Today’s daf is almost entirely devoted to a discussion of the story of Judah (one of the sons of the patriarch Jacob) and his daughter-in-law Tamar, found in Genesis 38. It’s worth reading that chapter in Genesis if you have a moment, but if not, here’s a quick reminder of how that story played out:
Tamar married Judah’s firstborn son Er, who subsequently died without children. As we learned in Tractate Yevamot, which dealt with the laws of levirate marriage, it was then the obligation of Er’s brother, Onan, to marry Tamar and raise up a son in Er’s name. Onan married Tamar, but he “let his seed go to waste” whenever he cohabited with her, so God killed him as well. Now Tamar was stuck waiting for the third brother, Shelah, to grow up and marry her. But Judah, perhaps wary of losing a third son, declined to allow the marriage to take place.
Twice widowed and with no husband on the horizon, Tamar took matters into her own hands and disguised herself as a prostitute in order to seduce Judah (the next closest relative). After the deed was done, she asked that he leave his personal staff and cord as security for future payment. Later, when her pregnancy was apparent and Judah was told of it, he assumed Tamar had “played the harlot” and angrily declared: “let her be burnt.” But, he was forced to recant when Tamar produced his staff and cord, proving that Judah was the father.
On today’s daf, the rabbis offer a homiletical reading of this story, worth exploring in full. We’ll look at a small part of it, starting here:
“She sent to her father-in-law, saying: By the man whose these are, am I with child” (Genesis 38:25).
And let her say to him (explicitly that she was impregnated by him). Rav Zutra bar Tuviyya says that Rav says, and some say Rav Hana bar Bizna says that Rabbi Shimon Hasida says, and some say that Rabbi Yohanan says in the name of Rabbi Shimon ben Yohai: It is more amenable for a person to throw himself into a fiery furnace and not humiliate another in public. From where do we derive this? From Tamar.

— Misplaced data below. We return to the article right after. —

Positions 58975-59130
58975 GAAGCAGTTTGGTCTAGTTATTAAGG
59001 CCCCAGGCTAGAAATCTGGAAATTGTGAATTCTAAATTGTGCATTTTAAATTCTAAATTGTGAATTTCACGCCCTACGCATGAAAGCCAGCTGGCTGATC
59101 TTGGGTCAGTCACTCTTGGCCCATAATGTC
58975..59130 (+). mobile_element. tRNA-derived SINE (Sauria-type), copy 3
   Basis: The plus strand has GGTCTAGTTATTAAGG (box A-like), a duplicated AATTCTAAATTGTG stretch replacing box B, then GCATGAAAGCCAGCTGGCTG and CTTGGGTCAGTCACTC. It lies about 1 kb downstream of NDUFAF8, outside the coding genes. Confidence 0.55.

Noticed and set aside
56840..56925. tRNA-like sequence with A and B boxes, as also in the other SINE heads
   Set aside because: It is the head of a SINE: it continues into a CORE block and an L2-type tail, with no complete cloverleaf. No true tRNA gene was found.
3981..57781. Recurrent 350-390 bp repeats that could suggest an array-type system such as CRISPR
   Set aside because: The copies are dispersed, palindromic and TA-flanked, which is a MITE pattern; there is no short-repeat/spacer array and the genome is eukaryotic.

Tamar could have just announced Judah as the father of her children. (Surprise! It’s twins). Instead, she brings out Judah’s pledge items and waits for them to be recognized. The practical advantage is obvious: These tangible items provide stronger proof than a verbal claim. But the rabbis find something else laudable in her behavior: It delivers the news to Judah slowly enough to spare him immediate humiliation.
Indeed, as we can see from the biblical text, Tamar chooses her words very carefully:
“And she said: Discern, please, whose are these, the signet, and the cords, and the staff” (Genesis 38:25).
Rabbi Hama, son of Rabbi Hanina, says: With the use of the word discern Judah informed his father that Joseph was lost, and also with use of the word discern they informed Judah about the signs.
The word haker means to recognize or discern. Long before his encounter with Tamar, Judah was one of the brothers who dipped Joseph’s multicolored coat in animal blood and brought it to their father Jacob, to give him the (wrong) impression that his favorite son had been mauled to death by a wild beast. In a clever turn of phrase, Tamar uses the same word of discernment to remind Judah of his own responsibility as it dawns on him that he is the father of her twins. This, the rabbis tell us, puts Judah in the frame of mind to act, and to do the right thing:
“And Judah acknowledged them and said: She is more righteous than I; forasmuch as I gave her not to Shelah my son.” (Genesis 38:26)
There’s a lot more on the daf, so you’re invited to go check it out. And why are the rabbis offering this extended interpretation of the Judah and Tamar story? Because, they explain, it is told to the sotah. She is meant to learn from this episode that by admitting his guilt, Judah merited to be the progenitor of kings (one of Tamar’s sons becomes the ancestor of King David). Likewise, they hope that she will choose to admit her guilt rather than submit to the ordeal.
But in this reading of the story, the rabbis also lavish stunning praise on Tamar — who so cleverly found a way to raise up seed for her dead husband and prove her innocence, all while sparing Judah unnecessary humiliation. This is in notably stark contrast to the sotah, who is forced to undergo trial by ordeal and terrible humiliation for maintaining hers.
Read all of Sotah 10 on Sefaria.